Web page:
The words riot, ryot sound the same but have different meanings and spellings. Why do riot, ryot sound the same even though they are completely different words?
The answer is simple: riot, ryot are homophones of the English language.
A wild or turbulent disturbance created by a large number of people.
Law A violent disturbance of the public peace by three or more persons assembled for a common purpose.
An unrestrained outbreak, as of laughter or passions.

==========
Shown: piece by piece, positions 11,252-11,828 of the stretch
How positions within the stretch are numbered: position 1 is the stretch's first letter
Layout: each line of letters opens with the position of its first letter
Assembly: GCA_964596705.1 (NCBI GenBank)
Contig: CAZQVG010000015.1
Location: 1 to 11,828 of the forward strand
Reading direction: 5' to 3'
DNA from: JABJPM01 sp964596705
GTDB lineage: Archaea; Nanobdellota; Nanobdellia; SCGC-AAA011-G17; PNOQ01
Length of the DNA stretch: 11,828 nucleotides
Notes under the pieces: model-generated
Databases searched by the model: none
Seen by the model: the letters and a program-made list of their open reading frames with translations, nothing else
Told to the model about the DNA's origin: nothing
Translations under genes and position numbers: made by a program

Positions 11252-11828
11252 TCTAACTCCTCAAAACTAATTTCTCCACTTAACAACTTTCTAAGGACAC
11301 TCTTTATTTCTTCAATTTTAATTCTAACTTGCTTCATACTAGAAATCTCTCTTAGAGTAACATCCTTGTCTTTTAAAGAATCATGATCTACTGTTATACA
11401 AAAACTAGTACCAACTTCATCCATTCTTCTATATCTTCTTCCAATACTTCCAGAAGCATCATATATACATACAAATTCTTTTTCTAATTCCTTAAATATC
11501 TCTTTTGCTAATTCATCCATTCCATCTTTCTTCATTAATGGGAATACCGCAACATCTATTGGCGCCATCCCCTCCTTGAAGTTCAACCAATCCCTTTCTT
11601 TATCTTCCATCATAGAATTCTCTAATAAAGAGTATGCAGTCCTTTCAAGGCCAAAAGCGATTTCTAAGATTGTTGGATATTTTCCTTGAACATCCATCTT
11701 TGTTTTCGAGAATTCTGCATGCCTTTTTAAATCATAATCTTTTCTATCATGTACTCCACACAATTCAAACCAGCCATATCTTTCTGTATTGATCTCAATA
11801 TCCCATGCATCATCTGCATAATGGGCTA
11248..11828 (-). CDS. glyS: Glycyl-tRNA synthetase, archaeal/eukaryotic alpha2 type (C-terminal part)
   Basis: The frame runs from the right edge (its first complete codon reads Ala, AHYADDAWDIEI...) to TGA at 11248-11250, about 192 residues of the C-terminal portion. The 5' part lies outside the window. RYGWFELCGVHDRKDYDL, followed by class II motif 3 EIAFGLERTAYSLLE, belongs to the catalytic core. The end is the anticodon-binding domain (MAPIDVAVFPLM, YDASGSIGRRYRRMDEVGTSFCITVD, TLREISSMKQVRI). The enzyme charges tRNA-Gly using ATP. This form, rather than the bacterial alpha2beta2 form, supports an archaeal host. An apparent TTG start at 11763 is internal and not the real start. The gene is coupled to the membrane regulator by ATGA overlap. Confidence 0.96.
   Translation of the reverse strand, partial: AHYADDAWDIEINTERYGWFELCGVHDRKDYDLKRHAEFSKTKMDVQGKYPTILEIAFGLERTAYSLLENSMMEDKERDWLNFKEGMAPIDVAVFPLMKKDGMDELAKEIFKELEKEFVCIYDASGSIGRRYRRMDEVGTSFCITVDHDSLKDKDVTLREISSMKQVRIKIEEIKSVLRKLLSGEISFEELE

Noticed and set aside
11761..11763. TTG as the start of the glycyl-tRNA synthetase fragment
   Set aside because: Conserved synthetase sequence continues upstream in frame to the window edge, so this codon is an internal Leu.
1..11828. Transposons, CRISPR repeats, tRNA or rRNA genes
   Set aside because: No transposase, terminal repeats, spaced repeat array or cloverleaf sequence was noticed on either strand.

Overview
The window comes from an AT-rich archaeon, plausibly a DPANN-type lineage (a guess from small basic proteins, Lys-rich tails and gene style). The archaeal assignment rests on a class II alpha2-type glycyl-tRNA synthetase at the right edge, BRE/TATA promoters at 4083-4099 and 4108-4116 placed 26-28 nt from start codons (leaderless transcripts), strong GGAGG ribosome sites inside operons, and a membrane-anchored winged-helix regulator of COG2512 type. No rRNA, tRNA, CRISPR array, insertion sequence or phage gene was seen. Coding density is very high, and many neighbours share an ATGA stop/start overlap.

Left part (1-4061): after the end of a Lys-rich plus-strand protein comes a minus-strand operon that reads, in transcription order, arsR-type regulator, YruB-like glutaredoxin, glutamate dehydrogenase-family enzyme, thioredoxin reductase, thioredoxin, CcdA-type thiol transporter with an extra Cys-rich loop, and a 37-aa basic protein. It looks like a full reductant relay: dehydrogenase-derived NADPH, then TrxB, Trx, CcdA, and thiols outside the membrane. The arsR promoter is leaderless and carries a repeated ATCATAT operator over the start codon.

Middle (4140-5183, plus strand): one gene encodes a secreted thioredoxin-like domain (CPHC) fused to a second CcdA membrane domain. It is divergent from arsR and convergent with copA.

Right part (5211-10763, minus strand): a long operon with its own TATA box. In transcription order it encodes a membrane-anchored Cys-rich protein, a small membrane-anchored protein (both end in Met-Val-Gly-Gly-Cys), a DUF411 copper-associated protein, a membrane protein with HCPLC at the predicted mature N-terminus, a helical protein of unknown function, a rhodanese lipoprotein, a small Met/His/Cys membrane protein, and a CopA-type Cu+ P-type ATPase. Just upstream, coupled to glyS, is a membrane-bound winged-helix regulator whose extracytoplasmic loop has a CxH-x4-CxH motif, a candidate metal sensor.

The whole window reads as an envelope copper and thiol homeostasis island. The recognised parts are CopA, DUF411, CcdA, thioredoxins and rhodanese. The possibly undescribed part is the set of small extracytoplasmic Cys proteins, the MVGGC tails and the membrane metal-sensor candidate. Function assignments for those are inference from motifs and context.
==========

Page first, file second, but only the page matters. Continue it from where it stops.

A profusion: The garden was a riot of colors in August.
A farmer or tiller of the soil.
Definitions from The American Heritage® Dictionary of the English Language, 4th Edition, from Wiktionary, Creative Commons Attribution/Share-Alike License and Wordnik.
Homophones (literally "same sound") are usually defined as words that share the same pronunciation, regardless of how they are spelled.
If they are spelled the same then they are also homographs (and homonyms); if they are spelled differently then they are also heterographs (literally "different writing").